Check out Matt's book!
This is the field guide every Microsoft Teams user out there has been waiting for, covering Teams, Chat, Meetings, Files, and more!Pre-order now!
Keeping tabs while keeping attention
Have you ever tried to log into Office 365, Microsoft Teams,Outlook, or SharePoint Online and you get an error that won’t let you in? You wonder, huh, am I the only one? Is the system down? Well, there’s a pretty easy way to get notified when many of the apps and services in Microsoft 365 are down. For a video version of this post—which provides a demo on how to do it all—click play below.
The @MSFT365Status Twitter handle
And the way to do this is to use Twitter. I know for many of you it leaves a super sour taste in your mouth. But it turns out, the most timely and—at least in my experience and my opinion—best source for updates onMicrosoft and Office 365 status is the Twitter handle @MSFT365Status.
A Microsoft employee somewhere out in the Twitter ether is posting updates about service outages for us. The reason I trust this source the most is due to their past performance. Reputations still mean something, even in the fire-scape of 2020. And this handle almost always posts before anything shows up in the Microsoft 365 Admin Message Center. It’s also easy to follow updates because updates are added to the thread, so you can see what time they were posted.
See? Twitter can be useful. It’s not just a hell hole of politics, the Kardashians, and conspiracy theories.
How to sign up for push notifications
To get these notifications, open up your iOS or Android phone or tablet, open your app store, download Twitter, and create an account. Once you’re logged in, search for @MSFT365Status. Click Follow. Then click the little bell icon. This will send push notifications on your phone. If you haven’t allowed the Twitter app to send push notifications on your phone, you’ll have to allow them now. And that’s basically it. The next time they tweet, you’ll get a push notification.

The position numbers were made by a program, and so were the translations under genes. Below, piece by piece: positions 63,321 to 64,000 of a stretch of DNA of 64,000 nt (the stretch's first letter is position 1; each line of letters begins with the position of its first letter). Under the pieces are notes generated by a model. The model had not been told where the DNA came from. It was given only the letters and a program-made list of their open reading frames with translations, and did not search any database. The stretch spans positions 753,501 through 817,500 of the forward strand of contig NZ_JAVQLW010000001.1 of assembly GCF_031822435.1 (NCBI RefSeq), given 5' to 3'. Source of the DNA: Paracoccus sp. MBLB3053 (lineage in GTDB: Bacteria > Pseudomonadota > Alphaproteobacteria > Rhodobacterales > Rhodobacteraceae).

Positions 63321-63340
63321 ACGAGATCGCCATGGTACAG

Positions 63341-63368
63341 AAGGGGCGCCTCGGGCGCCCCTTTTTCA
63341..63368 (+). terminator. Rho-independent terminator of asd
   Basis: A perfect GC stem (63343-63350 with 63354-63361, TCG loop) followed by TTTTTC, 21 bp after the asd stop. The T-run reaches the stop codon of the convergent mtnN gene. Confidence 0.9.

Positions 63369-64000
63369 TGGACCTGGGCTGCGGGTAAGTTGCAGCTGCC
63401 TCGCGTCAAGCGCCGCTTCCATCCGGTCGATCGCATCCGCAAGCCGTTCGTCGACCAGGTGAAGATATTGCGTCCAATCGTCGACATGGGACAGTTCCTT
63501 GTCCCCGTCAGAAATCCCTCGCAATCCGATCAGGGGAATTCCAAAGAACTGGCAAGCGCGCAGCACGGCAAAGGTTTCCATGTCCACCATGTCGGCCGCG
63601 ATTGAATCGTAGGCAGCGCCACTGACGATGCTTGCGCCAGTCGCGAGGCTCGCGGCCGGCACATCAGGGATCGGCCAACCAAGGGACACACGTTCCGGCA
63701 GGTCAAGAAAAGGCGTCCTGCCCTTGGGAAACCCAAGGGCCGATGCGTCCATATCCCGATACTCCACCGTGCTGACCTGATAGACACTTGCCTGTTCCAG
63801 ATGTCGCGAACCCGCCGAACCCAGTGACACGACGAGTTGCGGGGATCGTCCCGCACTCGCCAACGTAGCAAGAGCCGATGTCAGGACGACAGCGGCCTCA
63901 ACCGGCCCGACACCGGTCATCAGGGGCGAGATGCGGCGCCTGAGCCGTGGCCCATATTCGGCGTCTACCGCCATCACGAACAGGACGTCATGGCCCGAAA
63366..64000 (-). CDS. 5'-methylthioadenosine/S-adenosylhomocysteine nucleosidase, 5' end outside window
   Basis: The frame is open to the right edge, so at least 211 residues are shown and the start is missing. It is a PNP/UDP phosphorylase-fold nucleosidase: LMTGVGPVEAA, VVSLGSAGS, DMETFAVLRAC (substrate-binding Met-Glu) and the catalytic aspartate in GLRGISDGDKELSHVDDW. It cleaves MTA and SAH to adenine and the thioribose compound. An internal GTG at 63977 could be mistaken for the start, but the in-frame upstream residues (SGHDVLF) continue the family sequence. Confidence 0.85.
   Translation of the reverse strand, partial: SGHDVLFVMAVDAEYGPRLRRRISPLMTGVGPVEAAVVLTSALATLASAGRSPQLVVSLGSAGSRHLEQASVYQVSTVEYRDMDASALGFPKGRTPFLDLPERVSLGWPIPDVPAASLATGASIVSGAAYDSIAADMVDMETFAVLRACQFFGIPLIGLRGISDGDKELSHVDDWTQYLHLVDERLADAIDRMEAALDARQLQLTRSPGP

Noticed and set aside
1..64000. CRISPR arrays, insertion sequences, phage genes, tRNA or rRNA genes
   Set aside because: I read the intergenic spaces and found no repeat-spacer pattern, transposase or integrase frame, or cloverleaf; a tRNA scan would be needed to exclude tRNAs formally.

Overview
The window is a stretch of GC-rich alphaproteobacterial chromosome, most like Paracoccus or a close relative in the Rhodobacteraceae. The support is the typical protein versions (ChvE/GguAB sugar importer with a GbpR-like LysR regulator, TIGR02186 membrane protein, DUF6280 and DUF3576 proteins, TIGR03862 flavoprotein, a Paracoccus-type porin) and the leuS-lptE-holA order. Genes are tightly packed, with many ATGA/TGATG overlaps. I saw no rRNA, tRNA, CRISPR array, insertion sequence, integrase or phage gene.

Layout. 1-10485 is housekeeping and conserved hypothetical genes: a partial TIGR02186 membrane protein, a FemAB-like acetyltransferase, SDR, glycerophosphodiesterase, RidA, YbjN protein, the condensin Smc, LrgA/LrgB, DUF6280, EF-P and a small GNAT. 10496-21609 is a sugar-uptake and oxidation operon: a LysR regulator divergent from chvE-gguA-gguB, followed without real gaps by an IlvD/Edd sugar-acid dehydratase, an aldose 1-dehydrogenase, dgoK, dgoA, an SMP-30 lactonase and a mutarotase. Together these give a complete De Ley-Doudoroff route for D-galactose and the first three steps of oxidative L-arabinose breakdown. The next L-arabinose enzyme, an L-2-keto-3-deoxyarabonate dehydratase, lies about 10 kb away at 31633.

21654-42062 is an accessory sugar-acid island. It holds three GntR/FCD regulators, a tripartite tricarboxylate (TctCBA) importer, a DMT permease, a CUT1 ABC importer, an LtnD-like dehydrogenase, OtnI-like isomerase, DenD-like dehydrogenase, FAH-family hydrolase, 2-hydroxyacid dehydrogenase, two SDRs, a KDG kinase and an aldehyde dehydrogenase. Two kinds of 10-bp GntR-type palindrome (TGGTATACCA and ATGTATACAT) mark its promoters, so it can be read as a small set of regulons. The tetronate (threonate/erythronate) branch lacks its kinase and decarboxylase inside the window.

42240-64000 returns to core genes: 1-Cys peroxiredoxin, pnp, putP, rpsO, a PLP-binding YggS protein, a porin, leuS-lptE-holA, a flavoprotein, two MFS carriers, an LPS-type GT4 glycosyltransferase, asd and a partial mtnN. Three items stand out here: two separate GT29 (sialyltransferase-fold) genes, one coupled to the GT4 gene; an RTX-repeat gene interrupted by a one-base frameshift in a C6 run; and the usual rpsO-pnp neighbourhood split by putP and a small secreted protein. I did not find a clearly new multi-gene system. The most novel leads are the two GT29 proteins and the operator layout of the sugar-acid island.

How to read the tweets
Now, this isn’t perfect. Unfortunately these tweets are still written by technical people with the intention of a technical audience. But you can definitely get through it.
For example, let’s look at the tweet below. Even though they mention Exchange Online, you can do a quick search to see what that means: hint, it means email and Outlook. While you won’t be able to access the issue item they reference if you’re not an admin, you can still follow the thread they update over the course of the outage.
Now if we look at the tweet below, it’s pretty clear that SharePoint email alerts were not working for whatever reason. It was resolved pretty quickly. No major issue, and it was written in reasonably standard everyday speak.
Why do you even need to do this?
Now, why is this even necessary? Well, did you happen to notice a couple weeks that Microsoft Teams was down? Yeah, it was a MAJOR system outage, as the technical folks would call it. And technically, it wasn’t even Microsoft Teams. It was an underlying tool that makes Teams work. But it meant you couldn’t get into Teams, Outlook, SharePoint, Planner, and a number of other Office 365 apps. Office.com itself was even giving me a problem, so I couldn’t even edit Word files on my desktop since it requires me to be signed in. It was, frankly, a bit of a fiasco.
And I say all this knowing that when you watch this, my reference is completely outdated. But actually it’s not. Because it will happen again. Because, well, humans. Humans are fallible, humans built a system, system is fallible, system will break once in a while.
Now, Office 365 administrators have access to the Admin Message Center, which gives updates, but that’s not publicly available, unfortunately. And it means that your best bet if you’re not an administrator—which is like 99% of us—is to use Twitter. Sure, there are other options, but I find this to be the best one.
So that’s how you can keep up with the service status of Microsoft and Office 365. It’s not perfect. They may leave out information. It may be a little delayed sometimes. But it’s better than nothing and many times better than what our IT admins send us, which, many times is actually nothing.
Thanks so much for reading. Don’t forget I have another post covering 9 resources you should follow to stay up to date with the never-endingOffice 365 life cycle. And if there’s anything you think I left out here, please leave a comment below so others can learn. Happy dealing with your anxiety now that you’ll be getting updates on Office 365 status.